Last Updated 13.11.2023
11 min read

Exploring the Gay District of San Francisco

Alan Schin (he/him/his) is the Chief Editor at Taimi. He wears several hats daily as a writer, editor, blogger, and content contributor. He began his university studies as a Psychology student but found his passion in Advanced Communication Studies. Alan loves having the opportunity to write and help our content team shine. According to Alan, his education helps him to understand the dynamics behind dating and socialization better. When he isn’t busy with Taimi, Alan works on his first novel, a sci-fi thriller, and creates works of art in his ceramics studio.

Old hippies from the 60s had Haight-Ashbury back then. It was the seat of California's counterculture and attracted members of this group from all over the country - flower children who lived by the mantra "peace and love." Today, Haight-Ashbury is the scene of restored and pricey Victorian homes.

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    Also today, San Francisco proudly boasts the Castro District, known commonly as just "The Castro," San Francisco's gay community, which makes up a far more recent counterculture neighborhood. It's teeming and lively, and you should put it on your bucket list of places to visit if you have not already been there.

    Within the Castro, you'll find shops, lots of restaurants, clubs, and bars, and a beautiful residential area, streetcars, and lots of famous landmarks - Harvey Milk Plaza, Pink Triangle Park and Memorial, the LGBTQ Community Center, and, of course, the Castro Theatre. (Side Note: sometimes the Castro is also called Eureka Valley). Castro, in fact, was one of the first gay neighborhoods in the U.S. If you have not yet planned a trip to the Castro, put it on your bucket list now. You'll not find any place like it in the U.S. In fact, if you are involved in any gay chatting on a dating app, you'll probably hear about Castro from anyone who has been there. If not? Meet a match on the dating app, develop your relationship, and plan a trip together to the Castro.

    Let's unpack all there is to know, see, and do in this world-renown gay district in San Francisco.

    First, the Location

    The center of The Castro is its business district, located on Castro Street across Market Street to 19th Street. It continues down Market toward Church Street to Eureka Street. It's part of a larger business and residential section of San Francisco's Eureka Valley. While this is the heart of San Francisco's gay community, many in the LGBTQ community live in surrounding neighborhoods, including the Mission District, Noe Valley, Haight-Ashbury, and Twin Peaks neighborhoods.

    And a Bit of History

    In the 19th century, Jose Castro, then Governor of Alta California, led the Mexican opposition to US rule over California. The Castro neighborhood was named after him and created when the Market Street Railway Company extended its line from downtown to Eureka Valley.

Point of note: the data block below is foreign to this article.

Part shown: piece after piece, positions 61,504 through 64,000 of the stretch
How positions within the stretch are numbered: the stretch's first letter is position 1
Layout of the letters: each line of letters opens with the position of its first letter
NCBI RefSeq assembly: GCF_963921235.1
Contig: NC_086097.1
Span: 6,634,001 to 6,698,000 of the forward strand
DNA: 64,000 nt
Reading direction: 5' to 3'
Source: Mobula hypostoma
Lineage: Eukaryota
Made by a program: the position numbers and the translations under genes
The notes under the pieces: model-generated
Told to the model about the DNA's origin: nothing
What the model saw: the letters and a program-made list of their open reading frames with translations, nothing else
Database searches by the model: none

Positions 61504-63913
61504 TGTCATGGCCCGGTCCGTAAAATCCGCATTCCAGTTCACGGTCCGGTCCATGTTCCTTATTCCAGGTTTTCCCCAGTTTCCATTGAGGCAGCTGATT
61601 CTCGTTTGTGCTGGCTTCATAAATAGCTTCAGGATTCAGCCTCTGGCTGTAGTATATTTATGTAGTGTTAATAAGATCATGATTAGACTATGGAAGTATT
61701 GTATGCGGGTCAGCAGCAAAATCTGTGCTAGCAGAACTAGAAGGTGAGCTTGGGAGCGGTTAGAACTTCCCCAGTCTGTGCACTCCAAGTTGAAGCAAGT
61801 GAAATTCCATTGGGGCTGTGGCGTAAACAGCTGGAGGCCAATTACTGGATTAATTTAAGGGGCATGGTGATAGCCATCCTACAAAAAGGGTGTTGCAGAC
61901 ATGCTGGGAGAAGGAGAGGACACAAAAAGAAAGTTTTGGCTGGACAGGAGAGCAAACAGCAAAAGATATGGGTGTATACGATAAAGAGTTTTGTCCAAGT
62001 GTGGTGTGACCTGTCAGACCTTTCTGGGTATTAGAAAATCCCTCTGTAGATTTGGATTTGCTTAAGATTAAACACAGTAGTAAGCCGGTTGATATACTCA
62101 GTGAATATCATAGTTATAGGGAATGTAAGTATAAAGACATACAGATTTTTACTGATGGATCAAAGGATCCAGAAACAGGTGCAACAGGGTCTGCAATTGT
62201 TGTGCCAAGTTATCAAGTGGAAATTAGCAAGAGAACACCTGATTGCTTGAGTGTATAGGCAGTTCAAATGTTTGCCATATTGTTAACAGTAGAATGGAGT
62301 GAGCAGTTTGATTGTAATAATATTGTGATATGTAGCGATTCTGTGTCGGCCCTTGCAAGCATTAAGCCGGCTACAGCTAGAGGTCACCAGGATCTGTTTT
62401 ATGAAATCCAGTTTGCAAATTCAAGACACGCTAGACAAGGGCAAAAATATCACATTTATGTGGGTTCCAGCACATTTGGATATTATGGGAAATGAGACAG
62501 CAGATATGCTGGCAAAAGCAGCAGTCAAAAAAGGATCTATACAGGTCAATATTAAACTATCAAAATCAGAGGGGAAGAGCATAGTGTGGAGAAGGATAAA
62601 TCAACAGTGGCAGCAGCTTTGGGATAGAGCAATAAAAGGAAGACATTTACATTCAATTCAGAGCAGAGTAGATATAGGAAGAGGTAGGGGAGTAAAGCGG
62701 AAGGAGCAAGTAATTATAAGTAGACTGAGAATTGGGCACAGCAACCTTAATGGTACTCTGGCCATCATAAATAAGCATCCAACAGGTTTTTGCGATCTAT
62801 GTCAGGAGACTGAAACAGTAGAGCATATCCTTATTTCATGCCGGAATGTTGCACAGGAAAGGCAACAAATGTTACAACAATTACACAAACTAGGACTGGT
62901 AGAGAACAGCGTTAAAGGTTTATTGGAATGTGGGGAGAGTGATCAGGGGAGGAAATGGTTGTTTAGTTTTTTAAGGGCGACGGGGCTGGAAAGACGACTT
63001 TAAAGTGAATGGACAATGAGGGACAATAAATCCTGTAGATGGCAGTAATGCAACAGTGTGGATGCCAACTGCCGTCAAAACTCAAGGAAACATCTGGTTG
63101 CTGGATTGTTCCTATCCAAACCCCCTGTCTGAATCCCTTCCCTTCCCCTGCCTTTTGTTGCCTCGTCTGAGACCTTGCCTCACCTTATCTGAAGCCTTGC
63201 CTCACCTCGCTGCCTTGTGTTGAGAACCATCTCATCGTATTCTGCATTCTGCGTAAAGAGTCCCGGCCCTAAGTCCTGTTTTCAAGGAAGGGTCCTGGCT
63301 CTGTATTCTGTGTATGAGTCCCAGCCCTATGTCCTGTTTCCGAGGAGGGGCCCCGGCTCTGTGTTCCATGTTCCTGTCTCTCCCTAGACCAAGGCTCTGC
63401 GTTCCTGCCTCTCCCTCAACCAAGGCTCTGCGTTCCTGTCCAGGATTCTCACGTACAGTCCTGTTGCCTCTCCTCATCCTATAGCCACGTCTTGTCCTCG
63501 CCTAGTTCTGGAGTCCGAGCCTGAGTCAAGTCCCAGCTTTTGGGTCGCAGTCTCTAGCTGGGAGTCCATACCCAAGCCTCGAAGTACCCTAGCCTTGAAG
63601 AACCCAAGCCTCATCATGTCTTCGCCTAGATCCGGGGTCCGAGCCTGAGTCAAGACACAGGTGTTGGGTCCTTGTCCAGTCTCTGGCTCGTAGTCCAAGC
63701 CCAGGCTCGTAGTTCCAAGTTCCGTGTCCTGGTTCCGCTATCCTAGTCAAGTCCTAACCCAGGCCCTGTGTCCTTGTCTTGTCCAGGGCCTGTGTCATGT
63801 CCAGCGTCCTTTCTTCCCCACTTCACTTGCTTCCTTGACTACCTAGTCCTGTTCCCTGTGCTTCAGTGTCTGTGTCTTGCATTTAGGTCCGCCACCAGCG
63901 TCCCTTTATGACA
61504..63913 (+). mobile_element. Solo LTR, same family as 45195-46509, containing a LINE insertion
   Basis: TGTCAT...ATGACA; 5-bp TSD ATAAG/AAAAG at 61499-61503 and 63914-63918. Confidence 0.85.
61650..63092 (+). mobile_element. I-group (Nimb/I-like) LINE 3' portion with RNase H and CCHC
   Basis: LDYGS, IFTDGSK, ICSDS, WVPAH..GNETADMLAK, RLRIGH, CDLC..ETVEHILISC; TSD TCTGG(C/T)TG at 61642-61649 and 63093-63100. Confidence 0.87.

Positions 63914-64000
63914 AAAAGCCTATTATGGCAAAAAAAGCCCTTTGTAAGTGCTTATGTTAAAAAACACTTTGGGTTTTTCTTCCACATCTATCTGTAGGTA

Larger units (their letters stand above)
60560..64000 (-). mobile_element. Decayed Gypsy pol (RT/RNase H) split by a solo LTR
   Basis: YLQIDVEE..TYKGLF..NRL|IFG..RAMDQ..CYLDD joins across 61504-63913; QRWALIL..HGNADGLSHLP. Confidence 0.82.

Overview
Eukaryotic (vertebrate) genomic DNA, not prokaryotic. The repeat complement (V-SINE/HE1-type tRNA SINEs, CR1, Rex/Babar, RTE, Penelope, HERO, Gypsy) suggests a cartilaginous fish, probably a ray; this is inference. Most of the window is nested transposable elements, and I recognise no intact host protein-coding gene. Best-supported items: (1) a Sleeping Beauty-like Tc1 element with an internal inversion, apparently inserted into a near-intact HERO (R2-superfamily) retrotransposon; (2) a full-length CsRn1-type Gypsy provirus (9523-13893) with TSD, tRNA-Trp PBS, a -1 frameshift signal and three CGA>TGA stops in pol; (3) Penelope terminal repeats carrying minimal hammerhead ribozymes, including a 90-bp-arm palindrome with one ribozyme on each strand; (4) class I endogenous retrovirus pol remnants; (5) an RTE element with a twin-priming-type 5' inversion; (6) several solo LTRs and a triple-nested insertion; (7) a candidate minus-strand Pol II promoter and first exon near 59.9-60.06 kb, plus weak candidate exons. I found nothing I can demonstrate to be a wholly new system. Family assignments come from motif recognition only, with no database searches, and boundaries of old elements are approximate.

Immigrants from a number of countries came to the area and it became a working-class neighborhood and public transportation included a cable car line, eventually replaced by a regular bus line. Today, there is a trolley car through the neighborhood.

    During World War II, the U.S. military discharged all soldiers it found to be gay, many from the Pacific Theatre. Many of these settled in the San Francisco area. And during the 1950s, there was the typical "white flight" to the suburbs that was occurring all over the country, and the old Victorian homes became available pretty cheaply. They were bought up by the gay community.

    Other things began to happen in the Castro District. The Missouri Mule (now Jet), which had been closed, reopened in 1963 - one of the first gay bars of many to come. And through the 70s, the now large gay community created a fashionable and upscale gay mecca filled with shops, chic restaurants, nightlife, galleries for local artists, and more.

    Enter Harvey Milk

    In 1973, Harvey Milk opened a camera store in the Castro district. From that store, he launched his political movement as a gay activist. While he was a discreet gay in his early adult years, he came out in full force once he reached the Castro district and settled in. At the time, the population of gays and lesbians was increasing by leaps and bounds. He ultimately ran for city supervisor and was finally elected on his third try. He was instrumental in passing a bill that banned discrimination in public accommodations based upon gender identity, and it was signed into law by then Mayor George Moscone.

    In 1978, both Milk and Moscone were assassinated by another city supervisor, Dan White, who opposed the non-discrimination bill. Milk became an icon in The Castro and a martyr to the gay community. Today, there is a Harvey Milk Plaza on Market Street in honor of him.

    The 80s and HIV/AIDS

    Of course, this epidemic impacted life in The Castro. San Francisco began a crackdown on bathhouses and other facilities but also launched a huge initiative of education and the promotion of safe sex. Now that newer PrEP meds are available, this crisis is certainly over. But still today, all over The District, you will find information relative to HIV/AIDS and testing. This is a gay neighborhood that takes sexual health seriously.

    The Castro Today

    The Castro is thriving. And it has become not just a tourist mecca for the gay community but for non-members too, from all over the country. From rainbow painted crosswalks and rainbow flags adorning the streetlights, the unity of the LGBT community is celebrated and apparent.

    In 2019, the San Francisco Board of Supervisors passed an ordinance declaring the Castro a cultural district.

    Highlights of the Castro

    It's easy to think of the Castro as the one area of San Francisco where gay nightlife abounds. And, yes, there a gay bars and clubs galore (more on that later). But as a unique cultural and historical part of San Francisco, there is much more than this.

    Take a look at all that is of interest to any visitor who is interested in more than drink and party.

    The Castro Theatre

    Re-built in 1922, this is one of the top movie houses of San Francisco. It has 1400 seats, and the last leatherette ceiling of movie theaters in the U.S. It also still has a huge Wurlitzer pipe organ that is played in advance of each film event.